The moment when you first came to know about Git, you may also heard about collaboration. That means Git becomes handy when it comes to teamwork.
Now you may think is Git useful when it comes to working alone as an independent & individual developer? Or do you really need to use Git if you work individually?
The answer is yes. Even if you are a solo entrepreneur and if you’re the only person who maintains all the development work.
Let me explain why Git is useful for individual developers.
Why Git is useful for an individual developer?
Git’s sole job is to keep track of changes to your project. There are numerous reasons for using it no matter if you’re an individual or working on a team. See how to connect your project to a remote Git server.
You may have developed websites, software, and mobile apps in the past and never used Git before. Not to mention, it’s not mandatory to use Git to develop those actual software products or any projects.
But when you learn Git and use it practically, you can’t think of a single day without Git. This is my personal opinion and this is what it felt to me when I first learned it. And I believe this will be no different for you.
Bellow, I explained the reasons based on my 7 years of experience.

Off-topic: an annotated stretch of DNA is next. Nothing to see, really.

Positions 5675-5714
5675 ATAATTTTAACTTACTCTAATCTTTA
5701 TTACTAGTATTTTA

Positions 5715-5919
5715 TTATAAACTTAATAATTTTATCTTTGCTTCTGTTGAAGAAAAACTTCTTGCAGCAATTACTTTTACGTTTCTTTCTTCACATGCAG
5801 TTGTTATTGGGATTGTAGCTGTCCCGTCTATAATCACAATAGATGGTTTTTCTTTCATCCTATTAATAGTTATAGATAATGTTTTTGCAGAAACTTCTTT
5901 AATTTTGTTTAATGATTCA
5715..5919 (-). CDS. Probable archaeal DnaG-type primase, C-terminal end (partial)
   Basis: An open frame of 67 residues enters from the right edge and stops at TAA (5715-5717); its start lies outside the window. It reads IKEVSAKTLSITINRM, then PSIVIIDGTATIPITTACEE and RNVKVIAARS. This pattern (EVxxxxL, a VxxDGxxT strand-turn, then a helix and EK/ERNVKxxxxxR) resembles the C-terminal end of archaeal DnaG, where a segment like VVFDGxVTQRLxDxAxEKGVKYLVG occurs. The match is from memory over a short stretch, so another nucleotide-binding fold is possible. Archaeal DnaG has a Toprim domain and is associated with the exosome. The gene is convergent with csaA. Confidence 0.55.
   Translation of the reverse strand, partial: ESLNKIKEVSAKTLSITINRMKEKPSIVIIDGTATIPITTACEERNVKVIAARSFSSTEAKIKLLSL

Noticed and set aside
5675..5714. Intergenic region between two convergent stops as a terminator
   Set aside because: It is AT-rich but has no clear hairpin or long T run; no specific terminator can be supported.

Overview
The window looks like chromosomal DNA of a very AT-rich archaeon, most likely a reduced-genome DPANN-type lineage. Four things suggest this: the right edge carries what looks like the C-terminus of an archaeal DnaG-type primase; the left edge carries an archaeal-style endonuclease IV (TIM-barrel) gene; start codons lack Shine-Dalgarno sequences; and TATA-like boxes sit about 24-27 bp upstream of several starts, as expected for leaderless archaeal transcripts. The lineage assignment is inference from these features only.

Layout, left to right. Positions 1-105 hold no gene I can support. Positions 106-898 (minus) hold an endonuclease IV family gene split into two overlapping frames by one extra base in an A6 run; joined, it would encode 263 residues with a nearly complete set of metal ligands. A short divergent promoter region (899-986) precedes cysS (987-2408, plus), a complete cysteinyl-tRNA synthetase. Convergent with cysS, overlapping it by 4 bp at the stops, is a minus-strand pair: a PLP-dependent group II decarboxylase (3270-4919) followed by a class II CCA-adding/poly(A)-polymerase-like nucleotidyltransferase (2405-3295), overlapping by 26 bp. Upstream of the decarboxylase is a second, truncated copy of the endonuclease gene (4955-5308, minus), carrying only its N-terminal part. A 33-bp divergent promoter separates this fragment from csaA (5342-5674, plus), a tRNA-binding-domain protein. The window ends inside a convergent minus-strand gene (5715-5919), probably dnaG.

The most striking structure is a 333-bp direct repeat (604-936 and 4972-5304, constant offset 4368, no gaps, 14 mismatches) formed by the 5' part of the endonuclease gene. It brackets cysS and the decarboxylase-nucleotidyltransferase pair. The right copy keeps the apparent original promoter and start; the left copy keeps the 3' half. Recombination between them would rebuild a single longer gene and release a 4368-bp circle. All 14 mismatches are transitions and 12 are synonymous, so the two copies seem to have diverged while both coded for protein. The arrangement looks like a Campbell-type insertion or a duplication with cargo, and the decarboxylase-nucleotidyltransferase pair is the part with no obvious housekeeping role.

Easy to bug fix
As I mentioned earlier, Git keeps track of changes to your project. So even if you work individually, it’s still super helpful. Because you can see what files you made changes to and it helps when it comes to making a decision or comparing codes.
You may don’t need to check the history every day and even it may be rare for some of you. But when something bad happens to you, Git history is the only way to solve issues.
For example, if you made changes to your code and found a problem after one month or year, you can easily find what changes you made last month or year that causes the issue. This is how you can revert back or make necessary updates.
Easy to checkout or switch to a different history
Git made it easy to go back to any previous version of your code. This is just a single line of command.
Even if you accidentally deleted any files or the project folders, or made unwanted changes, you can easily go back to the last version of your project using the following command:
git checkout -- .
However, here is a basic thing that you need to know. When you type the above command, it will restore the project to the last commit. See more commonly used git commands & their explanation.
Just like in other sectors, it’s obvious to make mistakes in software development. And Git has got your back and always helps you even if you work individually.
Nothing is lost even if you lost your computer
In Git, nothing is lost and nothing is ever final. It’s an ongoing history.
When you make a commit, the project becomes saved in your local machine even if you deleted project files after the commit. And you can restore your project files even if it’s deleted. There is a hidden file/folder (.git) that saves your project.
But what if you lost your computer or if your laptop has been stolen?
Honestly speaking, this exactly happened to me!
But Git helped me to recover all of my projects as soon as I bought a new laptop. And this is where a Git hosting server comes into play!